The study population comprised 6349 rabbits under veterinary care during 2013 from 107 clinics in the VetCompass database. Data completeness varied across the variables assessed: age 98.8 per cent, sex 98.5 per cent, breed 97.8 per cent, neuter status 19.7 per cent and adult bodyweight 5.4 per cent. Of the rabbits with information available, the median age overall was 3.2 years (interquartile range (IQR) 1.6–5.1, range 0.1–14.3). The median age of males (3.3 years, IQR 1.6–5.3, range 0.1–14.3) was higher than for females (3.1 years, IQR 1.5–4.9, range 0.1–13.9) (P=0.007). There were 3429 (54.7 per cent) male rabbits and 2830 (45.3 per cent) female rabbits. Overall, 906 (72.42 per cent) of the rabbits with neuter status available were neutered. There was an observed difference in neuter probability between males and females (72.5 per cent v 73.2 per cent, respectively), but this was not considered to be statistically significant (P=0.766). The median adult bodyweight overall was 2.1 kg (IQR 1.7–2.6, range 0.7–6.3). There was an observed difference between the median adult bodyweight of males (2.2 kg, IQR 1.7–2.6, range 0.8–6.3) and females (2.1 kg, IQR 1.7–2.7, range 0.7–5.9), but this was not considered to be statistically significant (P=0.979). The most common breed types were recorded as domestic (n=2022, 31.9 per cent), lop (1675, 26.4 per cent) and Netherland dwarf (672, 10.6 per cent) (table 1).
The median age at death of the 370 rabbits that died during the study was 4.3 years (IQR 2.1–7.0, range 0.1–14.4). For males, the median age at death was older (5.2 years, IQR 3.0–8.1, range 0.2–14.4) than for females (3.7 years, IQR 2.0–5.9, range 0.1–11.8) (P<0.001). There were 103 (27.8 per cent) rabbits that died without a recorded cause of death in their clinical notes. Of the remaining 267 deaths, the most common causes of death recorded were myiasis (flystrike) (n=29, prevalence 10.9 per cent, 95 per cent CI: 7.4 to 15.2), anorexia (n=18, 4.9 per cent, 95 per cent CI: 4.0 to 10.4), recumbency/collapse (n=18, 4.9 per cent, 95 per cent CI: 4.0 to 10.4) and ileus (n=16, 4.3 per cent, 95 per cent CI: 3.5 to 9.5). Among the eight most common causes of death recorded, the median age at death varied from 1.7 years for myxomatosis up to 6.4 years for anorexia (table 2).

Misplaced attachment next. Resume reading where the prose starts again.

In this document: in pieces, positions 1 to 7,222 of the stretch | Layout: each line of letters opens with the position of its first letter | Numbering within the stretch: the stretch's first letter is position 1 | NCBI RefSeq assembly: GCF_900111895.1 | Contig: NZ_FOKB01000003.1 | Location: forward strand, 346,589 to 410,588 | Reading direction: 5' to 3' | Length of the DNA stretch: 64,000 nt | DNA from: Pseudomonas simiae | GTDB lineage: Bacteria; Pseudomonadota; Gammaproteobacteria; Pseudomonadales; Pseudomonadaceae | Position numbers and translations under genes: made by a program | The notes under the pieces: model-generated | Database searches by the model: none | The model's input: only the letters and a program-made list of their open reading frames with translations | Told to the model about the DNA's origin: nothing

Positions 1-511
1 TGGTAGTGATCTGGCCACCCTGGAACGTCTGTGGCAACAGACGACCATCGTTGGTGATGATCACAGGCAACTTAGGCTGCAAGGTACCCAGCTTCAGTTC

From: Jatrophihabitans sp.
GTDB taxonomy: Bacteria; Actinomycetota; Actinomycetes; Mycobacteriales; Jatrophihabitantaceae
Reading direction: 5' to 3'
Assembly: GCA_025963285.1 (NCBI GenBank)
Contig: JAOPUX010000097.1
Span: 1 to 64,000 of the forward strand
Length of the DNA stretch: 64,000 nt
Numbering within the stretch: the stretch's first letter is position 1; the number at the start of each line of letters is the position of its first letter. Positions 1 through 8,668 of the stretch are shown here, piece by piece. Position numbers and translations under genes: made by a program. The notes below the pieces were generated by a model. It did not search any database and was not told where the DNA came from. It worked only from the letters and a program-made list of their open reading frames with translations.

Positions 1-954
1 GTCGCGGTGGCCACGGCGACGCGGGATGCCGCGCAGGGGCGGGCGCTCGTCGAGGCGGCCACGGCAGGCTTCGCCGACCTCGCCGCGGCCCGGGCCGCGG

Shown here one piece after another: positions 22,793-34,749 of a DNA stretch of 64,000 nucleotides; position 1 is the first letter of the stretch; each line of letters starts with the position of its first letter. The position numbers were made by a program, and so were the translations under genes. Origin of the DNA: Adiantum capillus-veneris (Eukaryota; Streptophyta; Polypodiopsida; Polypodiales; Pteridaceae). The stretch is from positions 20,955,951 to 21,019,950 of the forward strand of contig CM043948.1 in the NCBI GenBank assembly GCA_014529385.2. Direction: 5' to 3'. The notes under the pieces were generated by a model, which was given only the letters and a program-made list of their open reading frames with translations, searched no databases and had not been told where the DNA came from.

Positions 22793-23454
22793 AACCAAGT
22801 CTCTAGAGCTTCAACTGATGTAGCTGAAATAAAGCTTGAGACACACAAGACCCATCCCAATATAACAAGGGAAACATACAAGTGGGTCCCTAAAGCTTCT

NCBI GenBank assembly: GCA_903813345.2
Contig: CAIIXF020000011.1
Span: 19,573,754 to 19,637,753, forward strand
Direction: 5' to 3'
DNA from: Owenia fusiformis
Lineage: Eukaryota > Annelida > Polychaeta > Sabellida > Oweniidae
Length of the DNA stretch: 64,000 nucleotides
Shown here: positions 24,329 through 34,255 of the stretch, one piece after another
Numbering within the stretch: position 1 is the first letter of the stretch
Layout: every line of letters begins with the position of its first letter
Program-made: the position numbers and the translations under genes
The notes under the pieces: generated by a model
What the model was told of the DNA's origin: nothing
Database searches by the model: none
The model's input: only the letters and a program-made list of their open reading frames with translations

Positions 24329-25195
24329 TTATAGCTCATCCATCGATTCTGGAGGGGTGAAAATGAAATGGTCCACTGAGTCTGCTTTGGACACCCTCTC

The EPRs of the study sample of 2506 rabbits (39.5 per cent of study population) were manually examined to extract diagnosis data for all disorders recorded during 2013. There were 1433 rabbits (57.2 per cent) with at least one disorder recorded during 2013, while the remaining 42.8 per cent had no disorder recorded and either presented for prophylactic management only or did not present at all during 2013. The median annual disorder count per rabbit during 2013 was 1 disorder (IQR 0–1, range 0–12) and did not vary between males and females (P=0.592).
There were 2553 unique disorder events recorded during 2013 from the study sample of 2506 rabbits that encompassed 192 distinct fine precision terms. The most prevalent fine precision disorders recorded were overgrown claw/nails (n=400, prevalence 16.0 per cent, 95 per cent CI: 14.5 to 17.5), overgrown molar(s) (n=190, 7.6 per cent, 95 per cent CI: 6.6 to 8.7), perineal soiling (n=113, 4.5 per cent, 95 per cent CI: 3.7 to 5.4), overgrown incisor(s) (n=108, 4.3 per cent, 95 per cent CI: 3.5 to 5.2) and ileus (n=104, 4.2 per cent, 95 per cent CI: 3.4 to 5.0). Males had statistically significant higher prevalence than females for four of the 24 most common fine precision disorders (overgrown claw/nails, overgrown molar(s), overgrown incisor(s) and dental disease). The median age of rabbits affected with common disorders varied from 1.6 years for bite injury up to 5.4 years for myiasis (table 3).